Road Resurfacing and Preservation Program: We’re Coming – May to October 2016

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Road Resurfacing and Preservation Program: We’re Coming – May to October 2016

About the Author

Gisele Shaw

Gisele Shaw

Gisele Shaw is the Manager of Corporate Communication for the town of Oakville since 2002. Prior to working for the town she worked for Halton Region as a communications specialist. She is a graduate of Humber College.

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The town’s annual Road Resurfacing Program is aimed at rehabilitating and improving the driving surfaces of Oakville’s roadways. Localized repairs to both curbs and sidewalks are also included as part of this program.

The 2016 program calls for the repairing of 61 roads, spanning over 24 kilometres, and will run from mid-May through the end of October.

To find out if your road is part of this 2016 Road Resurfacing and Preservation Program check out the map or road listing:

  1. 2016 Road Resurfacing and Preservation Program maps (pdf, 1.3 MB)
  2. 2016 Road Resurfacing and Preservation Schedule

Phases of the project

Road Resurfacing takes approximately three to five weeks to complete and is typically done in six separate phases.

Phases include Localized Concrete repairs, Full or Partial Depth Asphalt Removal and Grading,

, Final Layer Asphalt Placement. The sixth and final phase – Sod Restorations, is typically completed in September/October when the temperature and weather conditions are more favorable for sod placement.

For more details about each phase visit our Road Resurfacing Program – The six phase cycle page

Resurfacing – Questions and Answers
Visit our Questions & Answers page for more information

Background and Candidate road selection process
Since 1997, the town has utilized a pavement management software system to manage the condition of its road pavement network for approximately 705 centerline kilometres of roads. This software models, analyzes, and prioritizes all road pavement sections within the town based on technical field survey condition data that is collected on a regular basis. This system is logically designed to guide the town in developing a comprehensive, cost-effective annual road resurfacing and preservation program. This pavement management system provides the ability to model existing and predicted pavement deteriorations and was adopted by the town and surrounding municipalities to ensure consistency.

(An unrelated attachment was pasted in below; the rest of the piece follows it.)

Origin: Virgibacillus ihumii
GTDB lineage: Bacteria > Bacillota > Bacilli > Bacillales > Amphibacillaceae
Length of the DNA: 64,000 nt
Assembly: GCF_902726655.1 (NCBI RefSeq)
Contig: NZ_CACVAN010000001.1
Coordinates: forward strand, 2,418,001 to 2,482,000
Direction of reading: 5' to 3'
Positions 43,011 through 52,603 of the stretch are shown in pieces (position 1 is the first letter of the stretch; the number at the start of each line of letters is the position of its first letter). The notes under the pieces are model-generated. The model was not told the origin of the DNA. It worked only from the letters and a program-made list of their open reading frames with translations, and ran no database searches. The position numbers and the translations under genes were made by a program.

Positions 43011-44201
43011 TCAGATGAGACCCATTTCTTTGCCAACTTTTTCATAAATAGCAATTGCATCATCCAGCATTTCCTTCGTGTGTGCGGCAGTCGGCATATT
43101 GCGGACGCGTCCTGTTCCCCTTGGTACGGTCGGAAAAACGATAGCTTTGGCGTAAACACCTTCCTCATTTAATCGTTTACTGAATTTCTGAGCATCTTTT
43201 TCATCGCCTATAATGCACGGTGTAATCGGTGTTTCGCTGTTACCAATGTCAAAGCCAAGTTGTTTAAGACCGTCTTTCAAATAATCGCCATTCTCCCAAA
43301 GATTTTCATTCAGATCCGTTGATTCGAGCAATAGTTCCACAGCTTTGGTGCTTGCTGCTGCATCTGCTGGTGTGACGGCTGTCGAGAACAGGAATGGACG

Candidates selected for the Road Resurfacing and Preservation Program are based on a structured selection process approved by Council. For more information, download the following document:

Road selection process flow chart (pdf, 550 kB)

Every road section is scored a Pavement Quality Index (PQI) rating on a scale of 1 to 100, with 100 being the highest performance rating a road can score which would be a newly constructed roadway. This PQI is calculated from the collected field survey data which comprises ride comfort, surface distress and structural adequacy of the pavement. PQI ratings provide the town a comprehensive decision-making tool when deciding which road sections would be candidates for rehabilitation and/or resurfacing.

The town’s goals are to have PQI ratings of 65 or higher for all arterial and collector roadways, and 50 or higher for all local residential roadways. Roads that decline below these ratings tend to require more extensive rehabilitation to return the roadway to an acceptable level, such as complete asphalt removal and replacement, or complete reconstruction.

Budget for the Road Resurfacing and Preservation Program
The 10-year capital forecast (pdf, 199 kB) includes Council’s current 10-year funding plan for the Road Resurfacing and Preservation Program.

Due to the significant backlog of roads that are below the desirable PQI, the percentage of deficient roads will peak in 2017, than as program funding continues to rise throughout the forecast, the percentage of deficient roads will start to decline.

The pavement network performance graph (pdf, 70 kB) compares the current budget scenario to a scenario where the pavement network performance would be if no funds were allocated to road rehabilitation. The result shows that approximately 50 per cent of the roads would fall below the desirable PQI by 2025..

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